Philip Carter Winery Tasting Part Two

So our barrel tasting at Philip Carter Winery gave us something to look forward to in the summer and fall; however, what about the current pours? After our barrel tasting concluded, Philip Carter Strother led us through a tasting of wines now offered in the tasting room. Along the way, he shared with us his future plans for Philip Carter Winery.


Of the wine currently offered, by far the best was the 2006 Chardonnay with its apple flavors and spicy finish. A classic Old World Chardonnay with a lengthier finish, this one is just fine on its own, with light cheeses or a simple poultry dish. Of interest to Paul the Artiste was the 2006 Falconwood. The label was designed by a local artist and reflects the landscape of the area; in fact, Strother will continue this practice so as to present a unique opportunity for local artists to show their work. Falconwood is a white blend of Vidal Blanc, Seyval Blanc and Chardonnay, and at 2% sugar is sweeter than the Chardonnay. It presented a floral nose and a mix of tropical fruit flavors and would be perfect for a warm summer day. Guest blogger Michael Tyler would be certain to add this one to his wine rack!

Of the reds, the 2007Chambourcin may appeal to those who are looking for a young, lighter-bodied red to pair with burgers on the grill. I preferred the more complex 2006 Meritage which is a blend of Cabernet Franc, Merlot, and Cabernet Sauvignon. Lush cherry and raspberry flavors were complemented by a spicy edge at the end to make this one a natural partner with steaks.


Paul’s own favorite was the 2006 Late Harvest made from late harvest Vidal Blanc grapes. Paul noted enticing aromas of honeysuckle and apricots and enjoyed its opulent stone fruit flavors. Sweet enough for dessert, consider the 2006 Late Harvest with a hunk of blue cheese. The 2006 Late Harvest is a source of pride for Philip Carter Strother as it will soon be poured in London as part of an international presentation of Virginia wines. Not to be missed is the 2007 Sweet Danielle, a port-style dessert wine made from a secret ingredient (my guess is Chambourcin). Sweet Danielle was named after Strother’s wife, Danielle, and was served to her as an anniversary surprise at a local restaurant!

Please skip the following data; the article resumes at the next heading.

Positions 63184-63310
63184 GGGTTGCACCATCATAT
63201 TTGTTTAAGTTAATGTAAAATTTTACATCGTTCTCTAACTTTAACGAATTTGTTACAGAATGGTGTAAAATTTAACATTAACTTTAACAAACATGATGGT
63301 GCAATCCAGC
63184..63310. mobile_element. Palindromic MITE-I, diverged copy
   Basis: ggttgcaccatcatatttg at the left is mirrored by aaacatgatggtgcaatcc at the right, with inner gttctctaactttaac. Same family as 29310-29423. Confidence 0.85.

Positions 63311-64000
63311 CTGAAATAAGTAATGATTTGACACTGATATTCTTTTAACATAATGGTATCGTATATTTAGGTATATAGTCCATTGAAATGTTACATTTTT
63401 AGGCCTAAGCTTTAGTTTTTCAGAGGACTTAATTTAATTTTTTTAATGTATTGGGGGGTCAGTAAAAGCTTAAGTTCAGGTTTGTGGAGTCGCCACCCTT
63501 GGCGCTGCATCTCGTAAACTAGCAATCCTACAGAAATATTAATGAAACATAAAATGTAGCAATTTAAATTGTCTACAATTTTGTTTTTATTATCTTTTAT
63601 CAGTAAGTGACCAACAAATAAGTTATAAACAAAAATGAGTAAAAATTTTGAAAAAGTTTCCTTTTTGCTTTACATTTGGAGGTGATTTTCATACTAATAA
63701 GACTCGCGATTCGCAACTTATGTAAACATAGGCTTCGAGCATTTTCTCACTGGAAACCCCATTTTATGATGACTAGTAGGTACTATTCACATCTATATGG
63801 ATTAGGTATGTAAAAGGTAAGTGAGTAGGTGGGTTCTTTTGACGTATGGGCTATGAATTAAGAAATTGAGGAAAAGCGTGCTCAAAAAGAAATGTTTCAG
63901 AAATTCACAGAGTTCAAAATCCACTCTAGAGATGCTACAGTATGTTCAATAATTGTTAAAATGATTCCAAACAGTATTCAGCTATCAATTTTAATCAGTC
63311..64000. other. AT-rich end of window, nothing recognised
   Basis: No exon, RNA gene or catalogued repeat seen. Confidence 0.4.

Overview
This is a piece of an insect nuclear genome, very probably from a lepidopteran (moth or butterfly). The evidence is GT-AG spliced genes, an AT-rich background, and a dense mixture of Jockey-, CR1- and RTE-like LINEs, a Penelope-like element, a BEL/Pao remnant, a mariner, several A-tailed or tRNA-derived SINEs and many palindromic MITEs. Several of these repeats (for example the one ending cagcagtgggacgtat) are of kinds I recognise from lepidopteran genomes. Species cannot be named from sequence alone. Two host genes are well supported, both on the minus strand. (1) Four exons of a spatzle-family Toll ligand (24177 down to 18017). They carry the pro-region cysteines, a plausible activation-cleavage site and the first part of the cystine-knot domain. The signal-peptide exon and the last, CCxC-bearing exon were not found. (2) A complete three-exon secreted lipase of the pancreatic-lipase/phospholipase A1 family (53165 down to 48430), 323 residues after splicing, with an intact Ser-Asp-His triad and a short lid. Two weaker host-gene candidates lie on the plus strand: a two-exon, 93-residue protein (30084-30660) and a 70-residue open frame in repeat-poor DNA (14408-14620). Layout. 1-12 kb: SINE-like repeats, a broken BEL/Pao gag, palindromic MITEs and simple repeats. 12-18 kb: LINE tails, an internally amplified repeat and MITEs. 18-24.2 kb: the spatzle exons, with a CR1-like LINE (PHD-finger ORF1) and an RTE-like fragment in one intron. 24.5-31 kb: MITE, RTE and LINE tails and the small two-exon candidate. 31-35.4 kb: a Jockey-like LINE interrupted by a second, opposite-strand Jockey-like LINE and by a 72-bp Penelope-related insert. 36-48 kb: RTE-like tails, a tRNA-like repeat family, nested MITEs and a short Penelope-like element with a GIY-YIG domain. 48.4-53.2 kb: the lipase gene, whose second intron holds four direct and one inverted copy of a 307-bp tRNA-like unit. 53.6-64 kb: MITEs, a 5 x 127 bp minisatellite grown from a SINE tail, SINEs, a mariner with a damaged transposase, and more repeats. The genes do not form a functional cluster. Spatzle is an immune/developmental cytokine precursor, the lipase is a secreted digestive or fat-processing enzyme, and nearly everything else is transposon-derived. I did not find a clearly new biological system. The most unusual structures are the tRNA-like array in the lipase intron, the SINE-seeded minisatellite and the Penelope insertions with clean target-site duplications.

So I had to ask these questions of Philip Carter Strother: If you were interested in making wine, why Virginia? Why buy Stillhouse, and winery and vineyard much in need of improvement? For Strother, it was a family matter. He is the direct descendant of King Carter, a wine collector who settled in Virginia in the 18th century; his son Charles made wines in Virginia that earned international recognition—and this was before Jefferson’s attempts at wine making! Furthermore, Strother’s family also maintains a farm in Delaplane, and so for him this continues a long-established family involvement in agriculture and winemaking. And why Stillhouse? Though in need of some TLC, the vines were mature and still rather vigorous, and the winery presented to him an existing operation that needed some re-organizing. The property includes 22 acres of which 11 acres are in vines, and the winery now produces 2300 cases of wine. New plantings of Viognier and Petit Verdot should eventually add to the future lineup of wines.


So with our tastings completed, we were ready for a snack and a glass of wine. We opted to sip a glass of the 2006 Chardonnay with some Swiss cheese and French bread; we were able to enjoy wine and cheese outdoors on a pleasant (and probably the last) sunny day. We compared notes and again marveled at the changes under way at Philip Carter Winery. We’ll return soon, of course; however, you all get out there before we do, mention that Virginia Wine Time sent you.

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